Sudan scraps apostasy law, allow alcohol for non-Muslims and ban FGM

After more than 30 years of Islamist rule, Sudan Government has decided to scrap laws that had made leaving Islam potentially punishable by death, allow non-Muslims to consume alcohol and ban female genital mutilation (FGM).
Sudan Government Humanity 
According to the report, Justice Minister Nasredeen Abdulbari said, "We [will] drop all the laws violating the human rights in Sudan."
The reforms come after long-time ruler Omar al-Bashir was ousted last year following massive street protests.
Alcoholic drinks have been banned in the country since former President Jaafar Nimeiri introduced Islamic law in 1983, throwing bottles of whisky into the Nile in the capital Khartoum. While Islamic tradition forbids the faithful from drinking, Muslim-majority Sudan has a significant Christian minority.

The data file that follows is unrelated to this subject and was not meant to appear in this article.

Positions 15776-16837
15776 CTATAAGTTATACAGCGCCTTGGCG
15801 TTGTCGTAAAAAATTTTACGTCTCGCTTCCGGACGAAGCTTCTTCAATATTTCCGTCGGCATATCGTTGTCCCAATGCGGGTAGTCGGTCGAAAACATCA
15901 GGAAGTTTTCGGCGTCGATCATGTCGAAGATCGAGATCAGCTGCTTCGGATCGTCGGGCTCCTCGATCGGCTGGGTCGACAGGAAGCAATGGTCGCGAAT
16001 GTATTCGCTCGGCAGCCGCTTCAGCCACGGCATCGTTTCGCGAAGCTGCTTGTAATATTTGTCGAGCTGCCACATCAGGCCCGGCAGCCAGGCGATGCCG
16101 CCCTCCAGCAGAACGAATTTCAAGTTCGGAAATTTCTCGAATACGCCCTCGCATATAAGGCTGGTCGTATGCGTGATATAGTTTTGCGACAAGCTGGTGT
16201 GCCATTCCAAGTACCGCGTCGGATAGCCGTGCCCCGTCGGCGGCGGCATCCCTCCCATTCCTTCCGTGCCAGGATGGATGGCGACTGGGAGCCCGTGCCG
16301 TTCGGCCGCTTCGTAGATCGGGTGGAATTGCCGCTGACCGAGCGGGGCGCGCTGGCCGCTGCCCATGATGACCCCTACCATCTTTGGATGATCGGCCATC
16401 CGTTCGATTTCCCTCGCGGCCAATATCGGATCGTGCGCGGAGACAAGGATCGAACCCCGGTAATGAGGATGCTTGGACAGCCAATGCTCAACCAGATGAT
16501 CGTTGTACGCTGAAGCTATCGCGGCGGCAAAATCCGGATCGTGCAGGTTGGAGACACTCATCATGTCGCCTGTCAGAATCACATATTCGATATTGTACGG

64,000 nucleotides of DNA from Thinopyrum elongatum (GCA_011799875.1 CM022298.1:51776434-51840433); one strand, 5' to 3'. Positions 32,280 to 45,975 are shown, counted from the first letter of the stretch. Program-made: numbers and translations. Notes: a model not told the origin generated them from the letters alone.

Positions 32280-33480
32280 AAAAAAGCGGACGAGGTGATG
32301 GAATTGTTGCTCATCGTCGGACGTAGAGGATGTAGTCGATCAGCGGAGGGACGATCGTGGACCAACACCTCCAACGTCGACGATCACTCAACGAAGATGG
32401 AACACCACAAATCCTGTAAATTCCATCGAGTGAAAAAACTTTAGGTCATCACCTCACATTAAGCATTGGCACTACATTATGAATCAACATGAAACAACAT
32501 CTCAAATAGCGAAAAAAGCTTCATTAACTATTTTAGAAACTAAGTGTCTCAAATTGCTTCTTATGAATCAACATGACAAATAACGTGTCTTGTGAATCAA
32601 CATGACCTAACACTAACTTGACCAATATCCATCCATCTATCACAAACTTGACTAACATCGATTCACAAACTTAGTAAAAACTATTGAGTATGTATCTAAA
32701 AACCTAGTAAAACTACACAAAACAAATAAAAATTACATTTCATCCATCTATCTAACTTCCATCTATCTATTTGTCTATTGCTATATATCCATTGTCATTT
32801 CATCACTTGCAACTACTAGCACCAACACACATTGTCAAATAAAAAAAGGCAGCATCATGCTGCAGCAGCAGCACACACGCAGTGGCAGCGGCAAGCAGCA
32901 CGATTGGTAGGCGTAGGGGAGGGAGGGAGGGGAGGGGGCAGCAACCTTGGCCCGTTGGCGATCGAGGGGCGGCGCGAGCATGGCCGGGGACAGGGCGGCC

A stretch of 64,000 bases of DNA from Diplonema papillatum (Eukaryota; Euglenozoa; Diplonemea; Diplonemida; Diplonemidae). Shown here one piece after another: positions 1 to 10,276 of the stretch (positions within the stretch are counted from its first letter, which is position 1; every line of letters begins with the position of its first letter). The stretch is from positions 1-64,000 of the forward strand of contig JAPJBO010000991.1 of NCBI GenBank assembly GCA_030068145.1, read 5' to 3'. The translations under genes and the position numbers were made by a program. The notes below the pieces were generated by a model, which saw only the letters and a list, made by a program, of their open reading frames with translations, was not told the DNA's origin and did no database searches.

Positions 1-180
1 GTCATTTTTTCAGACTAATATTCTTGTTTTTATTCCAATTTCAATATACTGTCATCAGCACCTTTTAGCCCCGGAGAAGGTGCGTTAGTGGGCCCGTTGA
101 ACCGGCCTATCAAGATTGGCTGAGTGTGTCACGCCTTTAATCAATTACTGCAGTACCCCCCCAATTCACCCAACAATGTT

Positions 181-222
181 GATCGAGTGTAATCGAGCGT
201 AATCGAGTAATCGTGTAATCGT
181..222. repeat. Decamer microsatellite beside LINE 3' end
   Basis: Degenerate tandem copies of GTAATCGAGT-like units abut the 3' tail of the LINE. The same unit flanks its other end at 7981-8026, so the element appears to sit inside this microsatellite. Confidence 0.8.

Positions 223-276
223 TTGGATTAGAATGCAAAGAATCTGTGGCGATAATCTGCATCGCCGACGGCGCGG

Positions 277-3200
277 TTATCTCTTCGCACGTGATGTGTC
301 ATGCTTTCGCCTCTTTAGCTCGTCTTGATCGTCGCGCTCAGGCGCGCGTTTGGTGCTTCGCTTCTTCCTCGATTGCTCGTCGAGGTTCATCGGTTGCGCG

The minister also said that Sudan will decriminalize apostasy and ban FGM, a practice which typically involves the partial or total removal of the external genitalia of girls and women. According to a 2014 report by the UNICEF, Sudan's FGM prevalence rate is 86.6%.
Furthermore, women will no longer need a permit from male members of their families to travel with their children.
"No one has the right to accuse any person or group of being an infidel... this threatens the safety and security of society and leads to revenge killings," said Abdulbari, who is part of a Transitional Government that took power after Bashir's ouster.
A Constitution adopted for the three-year transition period omits mention of Islam as a defining characteristic of the State.
Earlier this month, the Transitional Government had promised major reforms, after thousands of protesters took to the streets demanding greater civilian rule.
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